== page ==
THE NEW IT SECURITY PARADIGM PART 1 – The Need for A New Security Perspective

By Richard Dornhart, National Security Practice Manager, Data#3

[Reading Time – 4 minutes]

Can you trust what you cannot control?

Today, the architecture of enterprise IT is far removed from the days of client/server. Where it was once relatively easy to align IT security controls within the stack to the apps and data that required protection, a typical app is now likely to be distributed across multiple compute, storage and database layers. Alternatively, it could be a composed service comprised of a host of containers, spread across a mix of on-premises and Cloud infrastructure.

In a very real sense, applications have come to reflect the characteristics of the network itself, evolving to accommodate the growth and complexity of new enterprise requirements and capabilities. Apps now consist of a number of components drawn from different silos across a growing number of data centres. This has resulted in a corresponding rise in the amount of East-West traffic between data centres and server environments – all of which is happening with minimal oversight.

Mind the gap

Such environments present a very pressing issue for enterprise security. How can applications be protected when in many cases organisations struggle with providing end-to-end control over the infrastructure across which those applications are deployed? Given that the average enterprise environment may consist of hundreds of applications, running on shared infrastructure, across multiple data centres, the security considerations rapidly become extremely complex.

Add to this the difficulties of identifying the true enterprise perimeter, and it is clear that an architectural gap has emerged between the policies that can protect the application layer, and the controls that secure the infrastructure upon which it relies. While often these protections are created based on the characteristics of the application, the infrastructure it is running on and the information it is interacting with lacks sufficient context and dynamism to respond with the agility required to adequately defend against today’s threats.

This impacts IT security in three key ways: 

  • Lateral Movement – One degree of compromise in any segment can result in a compromise of the wider environment (i.e. in any of the shared services, web, database or app servers, etc.). Effectively, this means there are no real obstacles to a threat freely moving either within that given segment, or between segments. Up to now, we have spent too much time securing the front door – our North-South traffic – and need to step up our efforts to protect against the risks that such lateral movement has introduced. At present, threats that do penetrate the network can simply follow the application link between its components and the application stack, exposing multiple sites to significant risk.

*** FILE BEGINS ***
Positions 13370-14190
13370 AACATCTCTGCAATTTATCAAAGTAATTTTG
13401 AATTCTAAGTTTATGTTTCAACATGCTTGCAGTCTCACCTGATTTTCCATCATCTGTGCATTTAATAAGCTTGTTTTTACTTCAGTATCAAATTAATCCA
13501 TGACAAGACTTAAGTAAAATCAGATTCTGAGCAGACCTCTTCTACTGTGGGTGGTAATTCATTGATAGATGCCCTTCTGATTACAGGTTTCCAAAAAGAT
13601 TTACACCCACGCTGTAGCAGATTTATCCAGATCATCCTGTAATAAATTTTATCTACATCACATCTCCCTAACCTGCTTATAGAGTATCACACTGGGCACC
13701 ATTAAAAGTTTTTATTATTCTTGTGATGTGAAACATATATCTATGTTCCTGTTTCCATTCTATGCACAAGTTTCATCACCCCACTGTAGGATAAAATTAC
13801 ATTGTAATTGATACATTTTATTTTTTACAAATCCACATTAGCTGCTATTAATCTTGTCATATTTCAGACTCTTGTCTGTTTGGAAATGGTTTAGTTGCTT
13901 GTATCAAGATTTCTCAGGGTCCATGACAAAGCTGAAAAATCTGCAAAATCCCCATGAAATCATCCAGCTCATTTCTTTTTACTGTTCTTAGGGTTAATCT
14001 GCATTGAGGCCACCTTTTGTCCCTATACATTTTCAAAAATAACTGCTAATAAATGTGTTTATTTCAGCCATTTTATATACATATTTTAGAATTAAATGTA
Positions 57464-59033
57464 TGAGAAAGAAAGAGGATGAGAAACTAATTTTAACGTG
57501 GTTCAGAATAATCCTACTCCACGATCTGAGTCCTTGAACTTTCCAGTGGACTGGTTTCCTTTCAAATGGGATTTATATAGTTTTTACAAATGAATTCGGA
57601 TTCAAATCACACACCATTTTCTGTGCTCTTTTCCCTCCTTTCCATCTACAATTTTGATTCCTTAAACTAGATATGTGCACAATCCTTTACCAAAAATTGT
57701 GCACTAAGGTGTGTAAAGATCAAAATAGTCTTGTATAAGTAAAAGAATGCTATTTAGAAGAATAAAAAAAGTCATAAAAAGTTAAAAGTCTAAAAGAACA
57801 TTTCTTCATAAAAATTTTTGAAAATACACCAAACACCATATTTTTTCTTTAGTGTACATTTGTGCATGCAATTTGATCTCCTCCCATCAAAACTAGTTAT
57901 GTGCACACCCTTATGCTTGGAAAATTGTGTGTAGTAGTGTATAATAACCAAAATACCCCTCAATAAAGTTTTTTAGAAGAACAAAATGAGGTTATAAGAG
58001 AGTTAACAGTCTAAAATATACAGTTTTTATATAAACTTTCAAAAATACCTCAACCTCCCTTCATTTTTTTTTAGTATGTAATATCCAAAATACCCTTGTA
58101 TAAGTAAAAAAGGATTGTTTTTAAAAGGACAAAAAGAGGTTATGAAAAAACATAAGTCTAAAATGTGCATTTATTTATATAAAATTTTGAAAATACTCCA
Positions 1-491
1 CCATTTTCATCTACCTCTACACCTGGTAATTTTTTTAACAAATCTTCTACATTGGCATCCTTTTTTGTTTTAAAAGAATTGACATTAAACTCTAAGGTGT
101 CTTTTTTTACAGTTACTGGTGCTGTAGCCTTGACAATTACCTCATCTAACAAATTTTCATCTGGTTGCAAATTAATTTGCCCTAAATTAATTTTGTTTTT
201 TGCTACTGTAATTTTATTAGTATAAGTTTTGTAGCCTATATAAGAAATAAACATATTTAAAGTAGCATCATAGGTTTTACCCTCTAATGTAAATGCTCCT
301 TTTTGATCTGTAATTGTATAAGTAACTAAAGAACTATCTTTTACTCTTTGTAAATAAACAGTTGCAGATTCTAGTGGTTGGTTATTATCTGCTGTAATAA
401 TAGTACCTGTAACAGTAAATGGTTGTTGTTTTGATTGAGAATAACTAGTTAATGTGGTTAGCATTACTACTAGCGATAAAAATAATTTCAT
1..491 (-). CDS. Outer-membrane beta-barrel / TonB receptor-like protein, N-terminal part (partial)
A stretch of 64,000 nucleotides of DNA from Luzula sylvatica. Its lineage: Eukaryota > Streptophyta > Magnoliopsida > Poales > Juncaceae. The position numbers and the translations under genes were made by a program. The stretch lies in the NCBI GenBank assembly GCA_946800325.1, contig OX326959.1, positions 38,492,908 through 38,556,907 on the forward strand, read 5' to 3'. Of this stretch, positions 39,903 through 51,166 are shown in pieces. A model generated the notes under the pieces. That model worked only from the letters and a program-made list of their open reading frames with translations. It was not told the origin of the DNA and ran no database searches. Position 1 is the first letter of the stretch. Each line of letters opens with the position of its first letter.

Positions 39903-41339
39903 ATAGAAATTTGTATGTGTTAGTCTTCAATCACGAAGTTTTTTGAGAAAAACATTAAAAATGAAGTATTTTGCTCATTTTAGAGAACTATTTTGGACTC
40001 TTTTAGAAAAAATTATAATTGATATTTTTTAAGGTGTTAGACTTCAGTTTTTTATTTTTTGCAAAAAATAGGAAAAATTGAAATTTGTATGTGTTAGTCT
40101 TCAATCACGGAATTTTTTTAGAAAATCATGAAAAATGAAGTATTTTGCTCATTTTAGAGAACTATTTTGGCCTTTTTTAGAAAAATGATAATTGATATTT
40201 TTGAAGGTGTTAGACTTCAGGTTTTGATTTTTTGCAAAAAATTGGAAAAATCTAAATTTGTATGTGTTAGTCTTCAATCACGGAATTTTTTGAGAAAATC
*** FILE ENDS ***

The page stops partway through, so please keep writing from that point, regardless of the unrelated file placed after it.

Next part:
• Policy Complexity – While security has focused heavily on the North-South flow of traffic – from applications/data centres to the Internet, WAN, or branch offices – the increase in East-West traffic between applications or between data centres has introduced a dramatically more complex environment, making policy control much harder – if not functionally impossible – to map and implement effectively.
    Controls need to move inside, but now that there is no longer a single egress point, where should these controls be posted? There is also a compound policy problem; if you have a server in one area talking to a server in another area, you may hit multiple instances of a firewall. What then constitutes an effective overarching firewall policy? A combination of policies for every firewall you encounter, in any given order that you may encounter them, becomes far too complex to effectively design and implement.
  • Silos versus Systems – Such complexity tends to create a distributed service chaining problem – each application comes to require different policies, with different sets of controls. Lack of coordination and communication controls makes it extremely difficult to achieve a comprehensive, cohesive approach to security, resulting in these controls acting as silos rather than a unified, secure system. This makes gathering real-time insights and analytics into what may be threatening your data and apps effectively impossible.

A new foundation for enterprise security

These are some of the fundamental challenges presented by today’s architecture, which have necessitated a new paradigm for IT security. It is very difficult, for instance, to place controls in the path of an application. Existing security policies, almost entirely focused on protecting applications and data at the access level, struggle to anticipate the evolving threats that are emerging between layers at the infrastructure level. We need to better align these policies and controls with what we are trying to protect.

What has become increasingly apparent is that for a truly effective approach to security, this architectural gap needs to be closed. In this instance, network virtualisation has significant potential in enabling micro-segmentation across discrete server environments via the virtual fabric. This allows a ‘shared’ state to exist between applications and the infrastructure that enables them providing greater oversight and control.

This is the first of four blogs investigating the ways in which IT security needs to evolve. In our next blog, we’ll explore in further detail how network virtualisation is helping bring about this evolution through its ability to provide an abstraction layer between infrastructure and applications and a shared context for network security policies and controls.


Tags: Cybersecurity, Data Security, Identity Management, Security



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